For someone whose relationship to rock and pop music was marginal at best, Jacques Brel casts one hell of a long shadow. While a number of the Belgian’s brooding songs are synonymous with the magnificently torrid late 60s output of Scott Walker, his influence resonates to this day in the compositions of artists as varied as Jarvis Cocker, Julian Cope and Bowie, so a considered English-language overview of his career and its ramifications has been a long time coming.
Seasoned biographer Clayson applies his customarily exhaustive and wide-ranging research skills to Brel’s life and circumstances, deploying a florid turn of phrase entirely befitting the subject matter. What emerges is a not-always flattering portrait of a dynamic, literate and uniquely gifted lyricist and performer whose painstaking craftsmanship and empathetic insights into the human condition were in sharp contrast to some surprisingly cold-hearted peccadilloes.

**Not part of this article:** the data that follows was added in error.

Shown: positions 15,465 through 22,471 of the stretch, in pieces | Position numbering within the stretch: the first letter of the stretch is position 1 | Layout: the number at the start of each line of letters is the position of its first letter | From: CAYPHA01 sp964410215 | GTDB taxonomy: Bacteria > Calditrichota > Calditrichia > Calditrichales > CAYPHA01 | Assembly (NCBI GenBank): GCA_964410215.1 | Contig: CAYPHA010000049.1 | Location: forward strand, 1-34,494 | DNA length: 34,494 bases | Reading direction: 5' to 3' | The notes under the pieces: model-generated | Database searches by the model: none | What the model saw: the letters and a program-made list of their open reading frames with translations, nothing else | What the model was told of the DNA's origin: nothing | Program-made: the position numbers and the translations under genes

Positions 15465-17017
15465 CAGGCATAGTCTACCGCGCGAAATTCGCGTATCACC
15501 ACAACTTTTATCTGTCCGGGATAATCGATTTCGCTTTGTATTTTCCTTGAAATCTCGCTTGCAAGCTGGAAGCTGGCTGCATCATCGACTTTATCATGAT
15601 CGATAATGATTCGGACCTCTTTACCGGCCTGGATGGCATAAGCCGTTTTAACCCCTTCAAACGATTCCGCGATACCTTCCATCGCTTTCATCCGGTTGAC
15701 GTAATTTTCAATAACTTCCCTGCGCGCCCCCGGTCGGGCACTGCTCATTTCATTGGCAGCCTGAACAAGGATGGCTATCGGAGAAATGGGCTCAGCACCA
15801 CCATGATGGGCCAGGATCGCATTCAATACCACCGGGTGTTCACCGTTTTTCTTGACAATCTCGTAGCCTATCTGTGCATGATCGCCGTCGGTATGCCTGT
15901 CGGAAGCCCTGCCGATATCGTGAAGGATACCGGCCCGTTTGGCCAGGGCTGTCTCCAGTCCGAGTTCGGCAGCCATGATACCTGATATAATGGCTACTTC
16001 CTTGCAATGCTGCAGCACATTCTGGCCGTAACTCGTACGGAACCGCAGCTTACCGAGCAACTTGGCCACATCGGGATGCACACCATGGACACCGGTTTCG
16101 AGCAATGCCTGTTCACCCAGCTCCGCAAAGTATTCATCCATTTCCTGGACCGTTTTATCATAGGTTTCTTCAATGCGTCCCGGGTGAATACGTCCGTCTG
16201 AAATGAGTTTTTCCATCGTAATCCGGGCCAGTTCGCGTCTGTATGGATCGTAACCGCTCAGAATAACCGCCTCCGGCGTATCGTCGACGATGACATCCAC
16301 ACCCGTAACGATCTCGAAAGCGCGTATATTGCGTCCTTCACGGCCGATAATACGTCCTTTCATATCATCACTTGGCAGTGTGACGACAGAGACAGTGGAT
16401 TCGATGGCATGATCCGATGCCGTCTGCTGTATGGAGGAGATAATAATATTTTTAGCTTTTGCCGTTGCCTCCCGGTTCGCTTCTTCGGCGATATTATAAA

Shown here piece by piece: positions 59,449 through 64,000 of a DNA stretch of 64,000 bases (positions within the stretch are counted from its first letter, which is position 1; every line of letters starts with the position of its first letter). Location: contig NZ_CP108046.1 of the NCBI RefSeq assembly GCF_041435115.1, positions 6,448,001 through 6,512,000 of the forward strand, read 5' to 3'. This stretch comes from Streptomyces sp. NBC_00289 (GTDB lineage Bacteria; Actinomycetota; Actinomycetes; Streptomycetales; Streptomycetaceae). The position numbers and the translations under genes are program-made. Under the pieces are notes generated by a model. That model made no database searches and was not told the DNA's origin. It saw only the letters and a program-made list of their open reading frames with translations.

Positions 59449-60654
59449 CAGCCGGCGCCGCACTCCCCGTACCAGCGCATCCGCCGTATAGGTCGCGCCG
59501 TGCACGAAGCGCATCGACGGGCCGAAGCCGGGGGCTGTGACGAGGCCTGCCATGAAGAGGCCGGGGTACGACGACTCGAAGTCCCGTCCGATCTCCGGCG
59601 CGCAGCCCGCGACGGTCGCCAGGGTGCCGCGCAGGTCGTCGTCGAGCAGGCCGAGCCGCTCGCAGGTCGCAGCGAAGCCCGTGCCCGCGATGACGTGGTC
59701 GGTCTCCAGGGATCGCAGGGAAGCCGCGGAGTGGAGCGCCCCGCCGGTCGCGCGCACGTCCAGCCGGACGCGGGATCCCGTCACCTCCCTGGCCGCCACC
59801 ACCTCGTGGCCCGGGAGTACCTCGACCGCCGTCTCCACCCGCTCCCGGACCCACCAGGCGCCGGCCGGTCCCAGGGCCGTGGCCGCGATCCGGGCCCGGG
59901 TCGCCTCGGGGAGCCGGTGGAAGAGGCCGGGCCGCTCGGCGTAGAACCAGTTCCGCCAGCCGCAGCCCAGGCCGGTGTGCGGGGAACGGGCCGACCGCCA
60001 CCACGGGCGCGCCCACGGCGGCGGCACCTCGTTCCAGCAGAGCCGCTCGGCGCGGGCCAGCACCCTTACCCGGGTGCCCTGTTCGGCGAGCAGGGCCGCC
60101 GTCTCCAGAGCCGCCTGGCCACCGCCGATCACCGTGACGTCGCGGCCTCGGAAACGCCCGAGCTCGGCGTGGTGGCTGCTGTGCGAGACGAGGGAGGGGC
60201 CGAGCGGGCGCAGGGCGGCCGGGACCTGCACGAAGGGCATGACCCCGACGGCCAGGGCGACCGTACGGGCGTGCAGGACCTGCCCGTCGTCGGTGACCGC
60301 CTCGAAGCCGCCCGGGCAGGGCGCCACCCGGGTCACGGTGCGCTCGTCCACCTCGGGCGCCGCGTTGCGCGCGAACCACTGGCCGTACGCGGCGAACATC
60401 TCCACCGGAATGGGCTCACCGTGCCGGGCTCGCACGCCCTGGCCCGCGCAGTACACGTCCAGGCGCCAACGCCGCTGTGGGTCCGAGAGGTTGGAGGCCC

Really, the only black mark is the carelessly sloppy proofreading. It’s admittedly debatable whether it actually matters to most readers whether, say, a hyphen should actually have been an en dash, or whether the spelling of “chansonnier” is inconsistently rendered: it just seems a shame to present the book in such a lackadaisical fashion, when Clayson’s thoughtful efforts surely deserve better treatment.